HARRISBURG, Pa. (AP) — A Pennsylvania court has ruled that an evolving legal landscape means a woman can pursue her lawsuit claiming officials in the Altoona-Johnstown Roman Catholic Diocese worked to conceal her alleged molestation by a priest.
A three-judge Superior Court panel Tuesday reinstated Renee Rice’s lawsuit alleging the diocese and two bishops illegally tried to cover it up to protect their reputations and that of the parish priest she claims abused her.
The lawsuit was dismissed by a county judge in 2017 because the statute of limitations had expired. But the appellate court judges say Rice can try to persuade a jury that church officials’ silence about the priest amounted to fraudulent concealment.
The Rev. Charles Bodziak has denied Rice’s claims he abused her while at St. Leo’s Church in Altoona about 40 years ago. The defendants are the diocese, retired Bishop Joseph Adamec and the estate of deceased Bishop James Hogan.
A diocesan spokesman declined comment Wednesday. Its lawyer, Eric Anderson, said the ruling was being reviewed and the diocese hasn’t decided whether to appeal.
The case was filed shortly after Rice read a 2016 grand jury report into sexual abuse of children by priests in the Altoona-Johnstown Diocese. The AP typically doesn’t name people who say they are sexual assault victims unless they want to be identified, Rice’s attorney, Richard Serbin, said she wants to be identified.
Bodziak was the subject of an allegation in the 2016 grand jury report.
The defendants can ask to reargue before a larger Superior Court panel, request that the state Supreme Court take it up, or do nothing and let it return to Blair County Common Pleas Court.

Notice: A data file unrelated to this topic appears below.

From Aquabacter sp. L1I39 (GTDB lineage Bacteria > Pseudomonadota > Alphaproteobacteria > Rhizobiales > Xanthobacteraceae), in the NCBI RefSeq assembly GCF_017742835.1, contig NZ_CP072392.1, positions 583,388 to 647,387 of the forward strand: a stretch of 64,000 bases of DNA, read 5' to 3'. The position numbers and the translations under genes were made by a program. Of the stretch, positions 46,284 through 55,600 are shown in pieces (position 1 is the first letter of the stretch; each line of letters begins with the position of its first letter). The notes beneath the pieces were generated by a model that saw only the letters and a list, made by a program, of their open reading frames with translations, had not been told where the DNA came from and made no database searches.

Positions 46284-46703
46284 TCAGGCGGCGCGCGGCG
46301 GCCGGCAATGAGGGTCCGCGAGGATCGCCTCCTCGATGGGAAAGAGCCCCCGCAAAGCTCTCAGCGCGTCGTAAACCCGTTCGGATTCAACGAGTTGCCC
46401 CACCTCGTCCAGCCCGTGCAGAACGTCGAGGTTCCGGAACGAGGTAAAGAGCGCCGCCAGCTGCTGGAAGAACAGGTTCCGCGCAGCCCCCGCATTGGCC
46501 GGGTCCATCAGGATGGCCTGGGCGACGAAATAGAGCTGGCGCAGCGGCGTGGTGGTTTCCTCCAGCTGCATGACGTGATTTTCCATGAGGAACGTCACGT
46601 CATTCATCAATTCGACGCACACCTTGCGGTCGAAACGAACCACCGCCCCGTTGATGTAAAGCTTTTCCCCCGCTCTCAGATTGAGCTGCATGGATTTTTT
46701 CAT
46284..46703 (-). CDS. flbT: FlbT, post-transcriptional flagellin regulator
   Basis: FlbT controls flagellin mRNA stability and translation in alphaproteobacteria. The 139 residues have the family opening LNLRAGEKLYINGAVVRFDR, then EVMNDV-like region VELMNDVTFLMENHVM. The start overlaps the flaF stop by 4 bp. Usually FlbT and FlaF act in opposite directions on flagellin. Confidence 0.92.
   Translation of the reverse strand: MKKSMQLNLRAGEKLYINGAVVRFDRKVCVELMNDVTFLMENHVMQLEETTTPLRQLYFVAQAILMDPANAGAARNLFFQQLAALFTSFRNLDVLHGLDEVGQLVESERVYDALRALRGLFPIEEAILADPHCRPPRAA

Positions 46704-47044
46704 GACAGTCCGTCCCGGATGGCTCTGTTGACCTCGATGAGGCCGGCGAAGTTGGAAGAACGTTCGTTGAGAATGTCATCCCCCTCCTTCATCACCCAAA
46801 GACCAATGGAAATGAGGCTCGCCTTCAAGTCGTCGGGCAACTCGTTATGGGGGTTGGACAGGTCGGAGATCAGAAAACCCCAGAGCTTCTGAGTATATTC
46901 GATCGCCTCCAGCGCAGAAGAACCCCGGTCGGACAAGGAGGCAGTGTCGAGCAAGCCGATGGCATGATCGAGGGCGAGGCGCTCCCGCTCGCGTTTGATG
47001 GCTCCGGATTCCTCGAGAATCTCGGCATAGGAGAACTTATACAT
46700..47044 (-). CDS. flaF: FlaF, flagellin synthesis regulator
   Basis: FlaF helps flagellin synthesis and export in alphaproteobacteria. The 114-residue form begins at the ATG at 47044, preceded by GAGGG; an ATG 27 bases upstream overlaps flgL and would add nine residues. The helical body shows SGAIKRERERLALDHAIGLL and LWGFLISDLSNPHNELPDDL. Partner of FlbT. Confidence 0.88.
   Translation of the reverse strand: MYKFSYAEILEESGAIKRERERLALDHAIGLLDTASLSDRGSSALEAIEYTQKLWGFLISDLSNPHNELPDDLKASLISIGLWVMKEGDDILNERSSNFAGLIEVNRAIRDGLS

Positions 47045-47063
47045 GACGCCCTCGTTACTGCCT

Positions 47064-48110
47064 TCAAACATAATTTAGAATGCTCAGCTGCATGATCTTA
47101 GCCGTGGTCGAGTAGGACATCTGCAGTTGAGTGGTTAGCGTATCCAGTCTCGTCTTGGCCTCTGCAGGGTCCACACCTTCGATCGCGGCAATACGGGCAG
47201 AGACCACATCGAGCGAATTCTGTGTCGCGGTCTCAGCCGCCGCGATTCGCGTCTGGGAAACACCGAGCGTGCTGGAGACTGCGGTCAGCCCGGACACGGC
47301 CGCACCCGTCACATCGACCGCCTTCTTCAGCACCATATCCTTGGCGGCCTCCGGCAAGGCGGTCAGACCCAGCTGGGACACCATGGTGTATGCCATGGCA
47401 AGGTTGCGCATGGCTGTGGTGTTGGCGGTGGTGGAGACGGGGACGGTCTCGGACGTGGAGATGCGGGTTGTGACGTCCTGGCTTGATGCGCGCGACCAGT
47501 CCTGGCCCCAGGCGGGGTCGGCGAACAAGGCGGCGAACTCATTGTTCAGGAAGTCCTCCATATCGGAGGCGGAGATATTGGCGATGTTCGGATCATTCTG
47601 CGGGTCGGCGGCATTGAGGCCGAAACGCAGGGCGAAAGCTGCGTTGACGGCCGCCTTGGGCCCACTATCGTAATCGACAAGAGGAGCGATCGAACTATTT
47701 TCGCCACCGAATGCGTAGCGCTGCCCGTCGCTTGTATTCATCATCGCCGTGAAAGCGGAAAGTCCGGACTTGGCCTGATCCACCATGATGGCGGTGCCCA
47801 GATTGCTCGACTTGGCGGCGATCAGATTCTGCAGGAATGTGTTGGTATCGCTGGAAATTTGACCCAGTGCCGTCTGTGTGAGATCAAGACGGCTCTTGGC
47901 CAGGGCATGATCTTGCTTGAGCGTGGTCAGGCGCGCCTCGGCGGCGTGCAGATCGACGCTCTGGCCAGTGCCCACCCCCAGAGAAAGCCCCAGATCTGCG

The decision comes less than a year after a separate grand jury report into six other Pennsylvania dioceses found more than 300 priests abused children over seven decades.
The 2016 and 2018 grand jury reports have launched a battle in Pennsylvania’s Republican-controlled Legislature to give one-time childhood victims of sexual abuse a new legal window to sue their perpetrators and institutions that may have covered it up.
Pennsylvania dioceses are currently evaluating claims and making payments under compensation funds set up after last year’s grand jury report.
Serbin said Wednesday the new decision could help some people with clergy child sexual abuse claims pursue lawsuits, those who can argue the 2018 grand jury report was the first they learned church officials were complicit in covering up abuse.
“I think it’s going to put some pressure on the administrators of these compensation funds to make sure the awards are sufficient. Because now there’s an opportunity for some of these people to go forward with a civil claim,” Serbin said.
Superior Court cited a 2018 state Supreme Court decision that it’s a jury’s prerogative to decide if a plaintiff did enough to investigate a defendant and therefore overcome the statute of limitations.
The diocese may have “induced” Rice “to relax her vigilance or to deviate from her right of inquiry” by not disclosing what she claims is information in a secret archive about Bodziak’s history of child molestation or efforts to cover it up, wrote Judge Deborah Kunselman.
The lawsuit claims the bishops and diocese knew or should have known Bodziak molested girls when they assigned him to St. Leo’s.
Bodziak asked Rice’s parents if she could clean his home, where he gave her wine and molested her between the ages of 9 and 14, ending in 1981, the lawsuit alleges. She also claims he gave her a key to the church, ostensibly so she could practice singing and playing the organ, and molested her in the choir loft. Abuse also took place in his car and a cemetery, she claims.
She is asserting a “confidential relationship” based on her work cleaning and performing music, as well as her age, Catholic schooling and “the trust she placed in the diocesan defendants to guide and protect her,” Kunselman wrote.
“The diocesan defendants purportedly violated their corresponding fiduciary duty to warn her about Father Bodziak’s past as a child predator,” Kunselman wrote. “They thereby placed their own reputation and finances ahead of her safety and mental health.